• S. H. Steinberg
Part of the The Statesman’s Yearbook book series (SYBK)


Constitution and Government.—The Republic of Liberia had its origin in the efforts of several American philanthropic societies to make permanent provision for freed American slaves by establishing them in a colony on the West African coast. In 1822 a settlement was formed on the west coast of Africa near the spot where Monrovia now stands. On 26 July, 1847, the state was constituted as the Tree and Independent Republic of Liberia. The new state was first recognized by Great Britain and France, and ultimately by other powers. The constitution of the Republic is on the model of that of the United States, with important differences. The executive is vested in a President and Cabinet, and the legislative power in a legislature of 2 Houses, called the Senate and the House of Representatives. The President is elected for 8, the House of Representatives for 4 and the Senate for 6 years. Under legislation enacted in 1949, the President may be re-elected for a period of 4 years The President must be a citizen of the Republic by birth or a naturalized citizen of over 25 years’ residence and have unencumbered real estate to the value of 82,500. Electors must be of negro blood and owners of land. The natives of the country are not excluded from the franchise, but, except in the centres of civilization, take little part in political life. By the end of 1945, legislation was passed granting manhood suffrage to the natives in the 3 hinterland provinces, which will be represented in the legislature by one member each. In 1947. the franchise was extended to women.


Unable to display preview. Download preview PDF.

Unable to display preview. Download preview PDF.

Books of Reference

  1. League of Nations. International Commission of Enquiry in Liberia. Communication by the Government of Liberia dated December 15th, 1930, transmitting the Commission’s Report. Geneva, 1930.Google Scholar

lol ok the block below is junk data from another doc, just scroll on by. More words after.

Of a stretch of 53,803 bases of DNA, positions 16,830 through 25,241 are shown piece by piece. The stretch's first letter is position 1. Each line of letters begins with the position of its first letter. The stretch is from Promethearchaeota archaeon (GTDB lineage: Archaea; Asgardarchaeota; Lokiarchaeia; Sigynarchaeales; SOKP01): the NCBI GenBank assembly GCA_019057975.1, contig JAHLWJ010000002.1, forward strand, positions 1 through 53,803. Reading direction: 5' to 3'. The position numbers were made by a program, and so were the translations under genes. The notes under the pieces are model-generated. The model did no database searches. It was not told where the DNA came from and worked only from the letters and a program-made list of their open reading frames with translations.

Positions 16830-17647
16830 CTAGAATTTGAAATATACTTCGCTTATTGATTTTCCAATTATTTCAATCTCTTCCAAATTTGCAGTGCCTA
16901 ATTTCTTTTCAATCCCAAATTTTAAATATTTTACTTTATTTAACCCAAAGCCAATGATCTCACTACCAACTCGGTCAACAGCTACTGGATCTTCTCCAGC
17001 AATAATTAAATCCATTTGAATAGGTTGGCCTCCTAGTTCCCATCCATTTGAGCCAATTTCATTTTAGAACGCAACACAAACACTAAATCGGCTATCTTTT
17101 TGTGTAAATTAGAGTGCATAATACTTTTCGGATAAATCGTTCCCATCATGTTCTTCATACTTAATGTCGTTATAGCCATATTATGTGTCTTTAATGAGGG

2. Papers Concerning Affairs En Liberia, December, 1930-May, 1951 (includes Report of the Council of the League of Nations, appointed to study the problems arising out of the request for assistance submitted by the Liberian Government, January, 1932). Cmd.4614. H.M.S.O., 1934.Google Scholar
  3. Allen (V. N.), 1 Found Africa. London, 1940.Google Scholar
  4. Azikiwe (N.), Liberia in World Politics. London, 1934.Google Scholar
  5. Broun (G. W.), The Economic History of Liberia. Washington, 1941.Google Scholar
  6. Donner (Etta), Hinterland Liberia. London, 1939.Google Scholar
  7. Furbay (E. D.), Top Hats and Tom-toms. New York, 1943.Google Scholar
  8. Germann (Paul), Die Völkerstämme im Norden von Liberia. Leipzig, 1933.Google Scholar
  9. Greene (Graham), Journey without Maps. London, 1936.Google Scholar
  10. Green wall (H. J.) and Wild (R.), Unknown Liberia. London, 1936.Google Scholar
  11. Huberich (C.K.), The political and legislative history of Liberia. 2 vols. New York, 1947.Google Scholar
  12. Johnston (Sir Harry), Liberia, London, 1906.Google Scholar
  13. Reeve (H. F.), The Black Republic: Liberia, London, 1923Google Scholar
  14. Schwab (G.), Tribes of the Liberian Hinterland. Harvard, 1947.Google Scholar
  15. Strong (R. P.), The African Republic of Liberia and the Belgian Congo. Cambridge, 1930.Google Scholar
  16. Wilson (O. M.), Liberia. New York, 1947.Google Scholar

Copyright information

© Palgrave Macmillan, a division of Macmillan Publishers Limited 1952

Authors and Affiliations

  • S. H. Steinberg

There are no affiliations available

Personalised recommendations